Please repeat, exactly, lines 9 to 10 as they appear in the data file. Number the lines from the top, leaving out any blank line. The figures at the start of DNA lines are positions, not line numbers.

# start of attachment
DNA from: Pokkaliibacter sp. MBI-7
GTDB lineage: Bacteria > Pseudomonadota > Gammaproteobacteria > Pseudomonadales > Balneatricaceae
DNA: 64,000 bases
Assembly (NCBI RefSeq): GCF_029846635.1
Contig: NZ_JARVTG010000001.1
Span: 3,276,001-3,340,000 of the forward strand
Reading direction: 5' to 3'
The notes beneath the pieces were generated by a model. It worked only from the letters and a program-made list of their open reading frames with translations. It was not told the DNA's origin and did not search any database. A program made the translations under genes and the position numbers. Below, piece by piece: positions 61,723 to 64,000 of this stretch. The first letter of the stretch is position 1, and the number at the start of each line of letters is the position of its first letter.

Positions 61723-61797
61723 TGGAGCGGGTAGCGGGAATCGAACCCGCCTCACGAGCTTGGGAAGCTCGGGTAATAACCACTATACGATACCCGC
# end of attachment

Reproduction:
Positions 61723-61797
61723 TGGAGCGGGTAGCGGGAATCGAACCCGCCTCACGAGCTTGGGAAGCTCGGGTAATAACCACTATACGATACCCGC